Before discussing how SPC can be applied to selecting action and alert control levels, some basic statistics should be reviewed. Shown in Figure 1 is the well-known Normal statistical distribution with its familiar bell shape. The mean average value (µ) is at the centre peak, and the frequency of occurrence of the results before and after the mean is shown to tail off equally in both directions. The extent of the spread of the results is obtained from the calculation of the standard deviation (σ), and the greater the standard deviation, the greater the spread of the results.
As shown in Figure 1, provided by Daniel Styne, in a Normal distribution the results contained within one, two, and three standard deviations of both sides of the mean are about 68%, 95%, and 97.3% of the results, respectively.
The results of the airborne concentration of particles and MCPs in many cleanrooms will conform reasonably well to a Normal distribution, although in some cleanrooms other statistical distributions, such a Poisson, log-normal or negative binominal, may give a better fit. It is reasonable, when first setting up the monitoring of airborne particles, to assume a Normal distribution and then to investigate the need for a better statistical distribution when more results are gathered. If a statistical distribution that best fits the results is used, a more accurate prediction of the concentration of airborne contamination at a given probability of occurrence can be obtained, and this will allow the control limits to be more accurately set.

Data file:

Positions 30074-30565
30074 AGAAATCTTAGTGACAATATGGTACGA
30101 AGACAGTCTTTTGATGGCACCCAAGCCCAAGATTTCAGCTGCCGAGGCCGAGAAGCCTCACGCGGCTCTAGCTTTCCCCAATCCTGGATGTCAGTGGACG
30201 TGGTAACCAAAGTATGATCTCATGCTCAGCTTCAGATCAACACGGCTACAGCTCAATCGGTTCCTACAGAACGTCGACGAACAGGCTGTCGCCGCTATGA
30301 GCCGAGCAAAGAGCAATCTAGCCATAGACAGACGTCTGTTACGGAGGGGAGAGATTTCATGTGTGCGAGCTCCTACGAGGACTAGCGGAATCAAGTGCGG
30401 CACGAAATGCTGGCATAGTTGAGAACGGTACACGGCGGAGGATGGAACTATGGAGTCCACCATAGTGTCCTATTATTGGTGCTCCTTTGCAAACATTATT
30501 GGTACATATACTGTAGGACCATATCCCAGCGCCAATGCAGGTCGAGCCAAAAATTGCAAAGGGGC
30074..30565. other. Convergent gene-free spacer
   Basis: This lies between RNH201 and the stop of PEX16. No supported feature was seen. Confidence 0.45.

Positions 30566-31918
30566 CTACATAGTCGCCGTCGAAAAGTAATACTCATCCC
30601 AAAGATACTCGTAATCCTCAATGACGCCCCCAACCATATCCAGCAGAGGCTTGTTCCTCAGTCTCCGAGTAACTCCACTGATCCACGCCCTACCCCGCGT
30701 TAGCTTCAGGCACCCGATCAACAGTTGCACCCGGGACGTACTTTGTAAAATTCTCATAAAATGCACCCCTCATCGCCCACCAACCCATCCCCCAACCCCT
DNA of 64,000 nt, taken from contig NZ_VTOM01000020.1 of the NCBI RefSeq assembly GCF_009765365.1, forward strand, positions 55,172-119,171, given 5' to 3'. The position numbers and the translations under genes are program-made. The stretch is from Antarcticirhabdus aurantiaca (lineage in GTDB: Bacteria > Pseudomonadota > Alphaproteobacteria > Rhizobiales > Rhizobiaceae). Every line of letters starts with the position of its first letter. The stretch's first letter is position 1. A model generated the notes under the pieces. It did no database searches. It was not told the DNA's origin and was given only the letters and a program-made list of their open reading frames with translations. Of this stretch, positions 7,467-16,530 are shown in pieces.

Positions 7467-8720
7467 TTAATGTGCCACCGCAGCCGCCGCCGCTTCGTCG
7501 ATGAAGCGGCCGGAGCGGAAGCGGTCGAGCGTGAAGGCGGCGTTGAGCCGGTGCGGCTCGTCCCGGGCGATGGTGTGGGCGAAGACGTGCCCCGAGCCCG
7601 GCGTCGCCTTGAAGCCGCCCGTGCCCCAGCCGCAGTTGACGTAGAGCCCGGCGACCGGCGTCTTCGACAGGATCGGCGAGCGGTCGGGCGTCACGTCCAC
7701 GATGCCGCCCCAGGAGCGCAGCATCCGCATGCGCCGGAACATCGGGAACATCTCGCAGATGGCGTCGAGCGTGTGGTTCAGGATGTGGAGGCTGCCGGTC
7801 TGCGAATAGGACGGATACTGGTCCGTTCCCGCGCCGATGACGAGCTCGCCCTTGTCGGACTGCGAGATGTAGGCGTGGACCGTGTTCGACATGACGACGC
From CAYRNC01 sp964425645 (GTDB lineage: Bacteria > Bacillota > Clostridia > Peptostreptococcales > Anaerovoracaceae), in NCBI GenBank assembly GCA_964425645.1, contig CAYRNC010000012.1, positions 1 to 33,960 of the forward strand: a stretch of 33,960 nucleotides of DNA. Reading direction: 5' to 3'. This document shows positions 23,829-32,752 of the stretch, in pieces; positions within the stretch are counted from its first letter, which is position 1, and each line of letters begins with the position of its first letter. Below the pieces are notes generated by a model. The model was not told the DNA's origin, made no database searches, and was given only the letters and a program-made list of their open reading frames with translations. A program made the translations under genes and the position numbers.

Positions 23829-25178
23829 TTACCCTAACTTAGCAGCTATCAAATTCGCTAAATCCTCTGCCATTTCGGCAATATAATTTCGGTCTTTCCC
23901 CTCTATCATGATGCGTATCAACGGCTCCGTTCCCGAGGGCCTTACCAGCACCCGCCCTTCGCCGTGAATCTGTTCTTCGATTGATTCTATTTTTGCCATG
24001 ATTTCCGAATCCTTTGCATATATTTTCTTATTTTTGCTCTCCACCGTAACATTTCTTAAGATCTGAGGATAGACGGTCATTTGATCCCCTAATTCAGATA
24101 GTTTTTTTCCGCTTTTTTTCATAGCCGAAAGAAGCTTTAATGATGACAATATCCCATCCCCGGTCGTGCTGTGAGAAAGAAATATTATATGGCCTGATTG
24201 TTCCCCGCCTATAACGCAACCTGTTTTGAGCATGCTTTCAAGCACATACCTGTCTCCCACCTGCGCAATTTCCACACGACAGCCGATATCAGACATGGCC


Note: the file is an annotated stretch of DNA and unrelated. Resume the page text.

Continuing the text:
Statistical distributions of airborne counts of contamination found in cleanrooms
Shown in Figure 2 is a typical distribution of ≥0.5µm airborne particles measured at a single location in an ISO Class 7 cleanroom. The mean is 115,000/m3 and the standard deviation is 73,000/m3. A considerable variation in the counts can be seen, and the count distribution conforms reasonably well to a Normal distribution, with a bell-shaped curve of the type shown in Figure 1. However, it can be seen that it varies from a perfect Normal distribution in having a positive skew and outliers with high counts. It is normal to find outliers with high counts in cleanrooms, and they should not be dismissed as technical mistakes caused by the sampling method, or removed from the results, unless there is a sound technical reason.
Shown in Figure 3 is the frequency of counts of ≥0.5µm particles found at a single location in an ISO Class 5 clean zone. The mean is calculated to be 3000/m3 and the standard deviation 5200/m3. This cleaner zone has many zero counts, which causes the left-hand side of the distribution to deviate from the symmetry found in a Normal distribution. It is common in better controlled ISO Class 5 zones to have more zero counts and the distribution to be even more asymmetric. Also, in the same manner as shown in Figure 2, the right-hand side of the distribution has an extended tail with high outlying counts. Very similar distributions to those shown in Figures 2 and Figure 3 are obtained when the airborne concentrations of MCPs are measured.
Setting alert and action levels using statistical distributions
As previously discussed, the standard deviation of a distribution of airborne counts shows how much the counts are spread out from the mean concentration, and the higher the standard deviation, the further the results will spread from the mean. As shown in the Normal distribution in Figure 1, two standard deviations on each side of the mean should contain 95% of the total number of sampling results, and these values are called the 95% upper and lower confidence limits (95% UCL and 95% LCL). Three standard distributions on each side of the mean will contain about 99.7% of the results.